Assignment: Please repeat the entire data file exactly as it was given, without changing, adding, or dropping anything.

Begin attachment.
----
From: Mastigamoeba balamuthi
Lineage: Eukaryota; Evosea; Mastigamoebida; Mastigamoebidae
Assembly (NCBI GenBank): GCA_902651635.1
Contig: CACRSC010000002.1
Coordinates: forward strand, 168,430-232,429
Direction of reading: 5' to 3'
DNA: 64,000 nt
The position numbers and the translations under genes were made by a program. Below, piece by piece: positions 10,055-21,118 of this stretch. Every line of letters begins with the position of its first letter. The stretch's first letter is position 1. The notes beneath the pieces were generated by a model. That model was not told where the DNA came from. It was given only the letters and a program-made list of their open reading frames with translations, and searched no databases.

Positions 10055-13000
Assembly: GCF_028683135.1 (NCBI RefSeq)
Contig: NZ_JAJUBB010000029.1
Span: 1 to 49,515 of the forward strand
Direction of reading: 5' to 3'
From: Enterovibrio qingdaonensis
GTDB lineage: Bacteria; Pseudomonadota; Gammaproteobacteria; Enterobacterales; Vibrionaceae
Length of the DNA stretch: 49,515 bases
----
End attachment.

From: Mastigamoeba balamuthi
Lineage: Eukaryota; Evosea; Mastigamoebida; Mastigamoebidae
Assembly (NCBI GenBank): GCA_902651635.1
Contig: CACRSC010000002.1
Coordinates: forward strand, 168,430-232,429
Direction of reading: 5' to 3'
DNA: 64,000 nt
The position numbers and the translations under genes were made by a program. Below, piece by piece: positions 10,055-21,118 of this stretch. Every line of letters begins with the position of its first letter. The stretch's first letter is position 1. The notes beneath the pieces were generated by a model. That model was not told where the DNA came from. It was given only the letters and a program-made list of their open reading frames with translations, and searched no databases.

Positions 10055-13000
Assembly: GCF_028683135.1 (NCBI RefSeq)
Contig: NZ_JAJUBB010000029.1
Span: 1 to 49,515 of the forward strand
Direction of reading: 5' to 3'
From: Enterovibrio qingdaonensis
GTDB lineage: Bacteria; Pseudomonadota; Gammaproteobacteria; Enterobacterales; Vibrionaceae
Length of the DNA stretch: 49,515 bases